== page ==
Q&A: Patina Miller Finds the Simple Joys in “Pippin”

With “Pippin," opening next month at the Music Box Theatre, Patina Miller has big shoes to fill: she’s taken on a role that earned Ben Vereen a 1973 Tony Award. Like her castmates (who include newcomer Matthew James Thomas and Andrea Martin), Miller is reprising a performance fine-tuned this winter at the American Repertory Theater outside Boston. Her “Leading Player” is the head of a mysterious theater troupe who narrates the story of a young prince on his search for meaning in life.

“Pippin” marks Miller’s second collaboration with Diane Paulus, the A.R.T.’s artistic director, after the 2008 Public Theater production of “Hair” in Central Park. Miller passed on the “Hair” transfer to Broadway in order to take the lead in 2009’s West End “Sister Act” premiere. She then brought sassy and streetwise Deloris Van Cartier to New York, earning a 2011 Tony nomination.

In a spirited phone chat with NBC 4 New York this week, Miller answered some pressing questions, among them: Has she heard yet from Vereen? And how did she come up with that special name she’s secretly given her nameless character? She’ll tell you what it is, if you ask nicely.

NBC4NY: Diane Paulus is a director who shakes things up, and she’s certainly done that with the Leading Player, who has experienced a gender change since the last time “Pippin” was on Broadway.
MILLER: Right, that’s just what it’s always been for 40 years: the Leading Player was a man. But with Diane -- I’ve worked with her before -- she likes to make people see things in a different way. She told me what she had in mind for the Leading Player and I kept thinking: “Well, why couldn’t it be a female?” I think they saw men and woman (during auditions). And you know, luckily I kind of won out and convinced them a female could take on the role.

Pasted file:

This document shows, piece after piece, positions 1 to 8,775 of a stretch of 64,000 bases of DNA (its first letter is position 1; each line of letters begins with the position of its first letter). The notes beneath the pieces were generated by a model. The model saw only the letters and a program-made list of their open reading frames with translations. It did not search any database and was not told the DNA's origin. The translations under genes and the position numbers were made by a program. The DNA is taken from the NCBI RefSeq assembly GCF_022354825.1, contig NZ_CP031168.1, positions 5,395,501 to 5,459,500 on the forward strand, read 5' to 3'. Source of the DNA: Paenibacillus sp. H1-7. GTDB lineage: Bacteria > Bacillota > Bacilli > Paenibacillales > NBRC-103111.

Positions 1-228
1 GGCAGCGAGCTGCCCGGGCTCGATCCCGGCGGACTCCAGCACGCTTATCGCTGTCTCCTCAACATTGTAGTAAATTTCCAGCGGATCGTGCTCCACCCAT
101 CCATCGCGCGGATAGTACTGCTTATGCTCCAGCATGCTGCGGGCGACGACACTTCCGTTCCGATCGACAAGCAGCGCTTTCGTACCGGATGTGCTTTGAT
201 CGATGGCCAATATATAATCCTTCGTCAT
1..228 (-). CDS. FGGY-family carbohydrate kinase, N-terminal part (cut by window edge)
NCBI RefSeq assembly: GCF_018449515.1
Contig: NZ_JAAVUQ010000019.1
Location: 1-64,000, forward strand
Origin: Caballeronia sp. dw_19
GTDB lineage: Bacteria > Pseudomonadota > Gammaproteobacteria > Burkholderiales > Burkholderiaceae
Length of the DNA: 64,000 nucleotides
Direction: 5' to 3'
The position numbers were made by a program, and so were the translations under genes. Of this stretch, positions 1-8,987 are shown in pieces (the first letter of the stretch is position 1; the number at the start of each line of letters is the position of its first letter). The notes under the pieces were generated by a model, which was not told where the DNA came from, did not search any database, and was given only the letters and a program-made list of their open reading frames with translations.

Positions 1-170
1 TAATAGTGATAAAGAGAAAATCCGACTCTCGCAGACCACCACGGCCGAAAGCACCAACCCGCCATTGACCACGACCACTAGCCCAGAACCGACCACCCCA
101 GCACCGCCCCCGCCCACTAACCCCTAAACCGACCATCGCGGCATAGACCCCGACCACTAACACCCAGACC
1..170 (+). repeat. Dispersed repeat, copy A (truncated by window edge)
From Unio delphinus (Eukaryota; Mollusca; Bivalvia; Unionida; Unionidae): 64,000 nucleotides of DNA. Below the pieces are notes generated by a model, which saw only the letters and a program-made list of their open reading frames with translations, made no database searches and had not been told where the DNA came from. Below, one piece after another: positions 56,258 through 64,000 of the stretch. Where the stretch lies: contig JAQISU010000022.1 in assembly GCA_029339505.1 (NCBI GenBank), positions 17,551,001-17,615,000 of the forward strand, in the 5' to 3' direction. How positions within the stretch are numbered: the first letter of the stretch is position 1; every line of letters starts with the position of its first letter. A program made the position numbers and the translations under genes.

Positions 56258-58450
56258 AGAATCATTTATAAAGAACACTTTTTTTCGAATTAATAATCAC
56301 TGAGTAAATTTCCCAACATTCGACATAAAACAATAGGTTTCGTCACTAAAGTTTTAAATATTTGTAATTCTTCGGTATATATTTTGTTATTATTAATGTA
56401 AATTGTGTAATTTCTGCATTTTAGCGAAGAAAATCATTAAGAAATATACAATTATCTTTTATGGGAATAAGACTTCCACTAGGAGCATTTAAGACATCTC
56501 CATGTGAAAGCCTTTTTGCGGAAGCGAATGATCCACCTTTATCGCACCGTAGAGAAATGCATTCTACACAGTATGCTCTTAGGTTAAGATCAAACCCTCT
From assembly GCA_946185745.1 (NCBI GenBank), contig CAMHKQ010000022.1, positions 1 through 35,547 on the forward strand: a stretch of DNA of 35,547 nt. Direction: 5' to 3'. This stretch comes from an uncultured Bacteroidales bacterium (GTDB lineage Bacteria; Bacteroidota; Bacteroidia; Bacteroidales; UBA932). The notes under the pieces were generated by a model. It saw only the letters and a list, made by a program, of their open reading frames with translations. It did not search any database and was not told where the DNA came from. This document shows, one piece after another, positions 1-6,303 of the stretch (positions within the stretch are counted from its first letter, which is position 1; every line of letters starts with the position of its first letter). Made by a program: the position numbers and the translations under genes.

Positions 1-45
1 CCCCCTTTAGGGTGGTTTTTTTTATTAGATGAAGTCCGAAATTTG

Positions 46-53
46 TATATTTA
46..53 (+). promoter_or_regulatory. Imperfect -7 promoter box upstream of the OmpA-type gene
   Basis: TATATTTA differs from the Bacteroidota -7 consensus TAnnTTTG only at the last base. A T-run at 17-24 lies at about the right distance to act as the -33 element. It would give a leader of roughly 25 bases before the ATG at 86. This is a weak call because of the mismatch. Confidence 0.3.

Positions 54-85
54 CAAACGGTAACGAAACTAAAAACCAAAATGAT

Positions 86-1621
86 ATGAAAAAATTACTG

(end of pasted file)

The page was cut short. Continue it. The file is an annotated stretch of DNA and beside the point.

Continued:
NBC4NY: Have you heard from Ben Vereen?
MILLER: Not yet! I’m interested to hear from him, though. I’m sure he’ll come see it ... It’s been amazing to do something that was originated by a man. Obviously, it’s a lot of pressure, because the piece is so well-known. I love the opportunity to bring something fresh to a character people thought they knew.

NBC4NY: Stephen Schwartz, who wrote the music and lyrics for “Pippin,” attended your alma mater, Carnegie Mellon, and that’s where the story was conceived. But you weren’t familiar with "Pippin" until auditions for the American Repertory Theater’s production in Cambridge, right?
MILLER: It’s true, I wasn’t familiar with “Pippin” the way everyone else seemed to be. I was never fortunate enough to do a production, but a lot of my friends have some sort of attachment to the show. So during my audition, I went and researched everything on the piece, and downloaded the album, and I finally got why people are so attached to it. It’s an everyman story.

NBC4NY: Just a guy looking for his corner of the sky, like all of us.
MILLER: It touches on subjects that hit close to home. It’s a show that’s been relevant for 40 years, and you’d think: “Oh, it’s a period piece.” But it’s not. It’s about politics and family and love. It asks all those questions and touches on all those subjects that we as human beings from every walk of life have thought about. Pippin wants to be extraordinary, but doesn’t know how to get there. Everyone goes through those trials as a young adult. So I think that’s why people are really attached to it, because they can see themselves in Pippin, male or female.